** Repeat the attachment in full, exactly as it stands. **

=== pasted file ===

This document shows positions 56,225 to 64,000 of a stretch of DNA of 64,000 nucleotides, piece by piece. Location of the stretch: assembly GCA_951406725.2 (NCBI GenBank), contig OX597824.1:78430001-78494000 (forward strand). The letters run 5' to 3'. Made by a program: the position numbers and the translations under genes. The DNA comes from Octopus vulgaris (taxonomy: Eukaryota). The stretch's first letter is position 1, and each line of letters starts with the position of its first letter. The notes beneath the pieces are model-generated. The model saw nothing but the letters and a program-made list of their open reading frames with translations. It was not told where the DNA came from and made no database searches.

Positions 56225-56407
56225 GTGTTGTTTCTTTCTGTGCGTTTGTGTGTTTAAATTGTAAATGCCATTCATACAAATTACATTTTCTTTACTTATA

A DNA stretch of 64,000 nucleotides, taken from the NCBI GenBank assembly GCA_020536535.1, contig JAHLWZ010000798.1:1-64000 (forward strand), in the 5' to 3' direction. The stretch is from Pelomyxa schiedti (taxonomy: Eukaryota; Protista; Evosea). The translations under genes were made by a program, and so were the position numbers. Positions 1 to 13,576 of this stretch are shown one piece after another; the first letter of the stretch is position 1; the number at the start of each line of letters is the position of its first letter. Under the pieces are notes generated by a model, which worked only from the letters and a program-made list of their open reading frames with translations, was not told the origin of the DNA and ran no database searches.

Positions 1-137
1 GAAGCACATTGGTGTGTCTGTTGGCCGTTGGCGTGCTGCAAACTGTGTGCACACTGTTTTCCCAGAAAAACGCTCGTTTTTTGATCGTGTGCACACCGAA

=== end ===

This document shows positions 56,225 to 64,000 of a stretch of DNA of 64,000 nucleotides, piece by piece. Location of the stretch: assembly GCA_951406725.2 (NCBI GenBank), contig OX597824.1:78430001-78494000 (forward strand). The letters run 5' to 3'. Made by a program: the position numbers and the translations under genes. The DNA comes from Octopus vulgaris (taxonomy: Eukaryota). The stretch's first letter is position 1, and each line of letters starts with the position of its first letter. The notes beneath the pieces are model-generated. The model saw nothing but the letters and a program-made list of their open reading frames with translations. It was not told where the DNA came from and made no database searches.

Positions 56225-56407
56225 GTGTTGTTTCTTTCTGTGCGTTTGTGTGTTTAAATTGTAAATGCCATTCATACAAATTACATTTTCTTTACTTATA

A DNA stretch of 64,000 nucleotides, taken from the NCBI GenBank assembly GCA_020536535.1, contig JAHLWZ010000798.1:1-64000 (forward strand), in the 5' to 3' direction. The stretch is from Pelomyxa schiedti (taxonomy: Eukaryota; Protista; Evosea). The translations under genes were made by a program, and so were the position numbers. Positions 1 to 13,576 of this stretch are shown one piece after another; the first letter of the stretch is position 1; the number at the start of each line of letters is the position of its first letter. Under the pieces are notes generated by a model, which worked only from the letters and a program-made list of their open reading frames with translations, was not told the origin of the DNA and ran no database searches.

Positions 1-137
1 GAAGCACATTGGTGTGTCTGTTGGCCGTTGGCGTGCTGCAAACTGTGTGCACACTGTTTTCCCAGAAAAACGCTCGTTTTTTGATCGTGTGCACACCGAA